All eyes are on the new Lasker Laureates each year as hundreds of people gather at The Pierre, a hotel in New York City, to celebrate scientific achievements at the awards luncheon. Guests buzz about the accomplishments of the winners and eagerly greet and congratulate them for their work. The visitors include numerous scientists whose dedication to biomedical research has laid the foundations of our understanding of biology and improved human health and longevity. For example, 2018 luncheon guests included the scientists who discovered the origins of cancer, developed drugs to cure hepatitis C and to alleviate arthritis, and defined the principles needed to begin addressing coronary heart disease. This year, twenty-one of these prominent scientists who have received Lasker Awards over the years in recognition of their work, assembled during the luncheon for a photograph.
Twenty-one Lasker Laureates at the 2018 awards luncheon. From left to right: Robert Roeder, Arthur Horwich, Solomon Snyder, Michael Brown, Alfred Sommer, Michael Sofia, Eric Kandel, Harold Varmus, John Glen, James Rothman, Marc Feldmann, Joan Steitz, Nancy Wexler, James Darnell, Michael Grunstein, Gary Ruvkun, Charles Sawyers, Jeffrey Friedman, Joseph Goldstein, David Allis, Bruce Alberts.
“What a pleasure and delight to be with several generations of fellow Lasker Laureates. Each is a legend! To meet them personally, and be photographed amongst them, was a real honor. You can see just how pleased they all were to be together!” said Al Sommer from Johns Hopkins University.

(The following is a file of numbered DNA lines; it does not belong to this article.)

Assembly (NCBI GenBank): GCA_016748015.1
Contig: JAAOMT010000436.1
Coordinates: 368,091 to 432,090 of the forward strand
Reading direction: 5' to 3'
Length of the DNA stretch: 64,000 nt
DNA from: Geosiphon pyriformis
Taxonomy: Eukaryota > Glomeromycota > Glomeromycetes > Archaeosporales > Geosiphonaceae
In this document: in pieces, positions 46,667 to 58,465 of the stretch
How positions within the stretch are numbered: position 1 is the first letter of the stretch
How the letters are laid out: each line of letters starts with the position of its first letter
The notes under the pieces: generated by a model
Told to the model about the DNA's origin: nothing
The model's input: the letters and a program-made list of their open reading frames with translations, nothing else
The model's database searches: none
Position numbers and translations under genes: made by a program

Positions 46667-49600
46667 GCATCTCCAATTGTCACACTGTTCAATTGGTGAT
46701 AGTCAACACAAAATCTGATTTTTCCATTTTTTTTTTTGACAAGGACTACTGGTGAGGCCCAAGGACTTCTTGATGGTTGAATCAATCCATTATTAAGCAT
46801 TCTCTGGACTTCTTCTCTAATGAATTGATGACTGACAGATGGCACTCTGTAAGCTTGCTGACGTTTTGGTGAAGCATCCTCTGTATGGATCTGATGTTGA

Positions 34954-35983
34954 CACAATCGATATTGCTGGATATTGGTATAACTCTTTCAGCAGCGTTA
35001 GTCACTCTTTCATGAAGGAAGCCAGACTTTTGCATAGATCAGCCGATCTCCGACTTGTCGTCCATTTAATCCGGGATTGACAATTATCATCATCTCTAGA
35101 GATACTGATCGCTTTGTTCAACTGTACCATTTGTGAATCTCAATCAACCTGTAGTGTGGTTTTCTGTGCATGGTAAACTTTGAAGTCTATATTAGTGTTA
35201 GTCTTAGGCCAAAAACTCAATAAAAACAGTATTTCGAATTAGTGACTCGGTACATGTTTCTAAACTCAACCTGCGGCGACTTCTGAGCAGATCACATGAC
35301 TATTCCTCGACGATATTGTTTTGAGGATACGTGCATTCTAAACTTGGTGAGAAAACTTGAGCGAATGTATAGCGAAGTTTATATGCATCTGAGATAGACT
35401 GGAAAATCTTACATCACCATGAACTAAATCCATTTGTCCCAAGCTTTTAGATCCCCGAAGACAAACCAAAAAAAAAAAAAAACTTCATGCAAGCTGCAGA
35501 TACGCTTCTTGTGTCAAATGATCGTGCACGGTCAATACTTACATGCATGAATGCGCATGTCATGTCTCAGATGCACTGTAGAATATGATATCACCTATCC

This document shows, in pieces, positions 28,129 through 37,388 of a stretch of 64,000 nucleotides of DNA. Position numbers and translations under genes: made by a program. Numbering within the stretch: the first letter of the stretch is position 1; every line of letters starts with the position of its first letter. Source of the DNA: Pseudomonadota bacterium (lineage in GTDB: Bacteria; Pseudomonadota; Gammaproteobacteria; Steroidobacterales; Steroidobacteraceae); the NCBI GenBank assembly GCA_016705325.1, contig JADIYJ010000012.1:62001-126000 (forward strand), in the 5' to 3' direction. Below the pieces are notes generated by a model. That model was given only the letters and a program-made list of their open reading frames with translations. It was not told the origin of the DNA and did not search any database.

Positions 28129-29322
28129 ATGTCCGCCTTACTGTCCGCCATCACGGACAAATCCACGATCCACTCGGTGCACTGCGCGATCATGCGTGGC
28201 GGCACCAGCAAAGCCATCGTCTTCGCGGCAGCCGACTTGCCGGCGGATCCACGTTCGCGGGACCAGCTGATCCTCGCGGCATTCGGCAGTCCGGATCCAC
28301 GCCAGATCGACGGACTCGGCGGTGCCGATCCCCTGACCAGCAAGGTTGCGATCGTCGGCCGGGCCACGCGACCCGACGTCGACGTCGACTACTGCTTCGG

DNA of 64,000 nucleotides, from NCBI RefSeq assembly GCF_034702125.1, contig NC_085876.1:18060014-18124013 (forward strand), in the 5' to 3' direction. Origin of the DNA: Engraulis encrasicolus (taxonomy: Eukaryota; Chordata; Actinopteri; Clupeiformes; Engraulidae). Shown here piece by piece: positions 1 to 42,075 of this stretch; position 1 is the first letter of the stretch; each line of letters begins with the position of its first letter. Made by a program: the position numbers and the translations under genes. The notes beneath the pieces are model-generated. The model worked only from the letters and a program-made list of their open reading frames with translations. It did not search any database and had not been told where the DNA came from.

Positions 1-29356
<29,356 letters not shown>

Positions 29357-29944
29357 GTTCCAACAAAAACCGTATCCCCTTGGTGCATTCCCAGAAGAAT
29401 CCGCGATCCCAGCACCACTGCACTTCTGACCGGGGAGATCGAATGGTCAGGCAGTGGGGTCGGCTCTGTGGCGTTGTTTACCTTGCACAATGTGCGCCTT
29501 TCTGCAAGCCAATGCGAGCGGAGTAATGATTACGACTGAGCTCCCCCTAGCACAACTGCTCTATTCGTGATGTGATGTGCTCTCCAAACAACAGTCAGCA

Sommer won a 1997 Lasker Award for demonstrating that vitamin A could strengthen the immune response against infections that are common in the developing world, a discovery that saved the lives of thousands of children.
“It was wonderful to be able to fly from California to attend the luncheon to honor this year’s class of very deserving and inspiring awardees,” said Bruce Alberts from the University of California, San Francisco. Alberts received a Lasker Award in 2016 for research that uncovered the details of DNA replication and protein biochemistry and his dedicated leadership in improving science education. “Especially moving for me was the award to Joan Steitz, whom I first got to know as a brilliant young graduate student at Harvard, where I served as her teaching assistant.”
Steitz traveled from Yale University to accept the 2018 Lasker Award for her pioneering work in RNA biology, mentorship, and devotion to supporting women in science.
“I am thrilled and deeply honored to join such a distinguished group of scientists. The photo underscores for me that there should be more women in the picture,” she said.
Nominations for the next set of awards are open now; nominating more women will be key to fulfilling this wish in the coming years.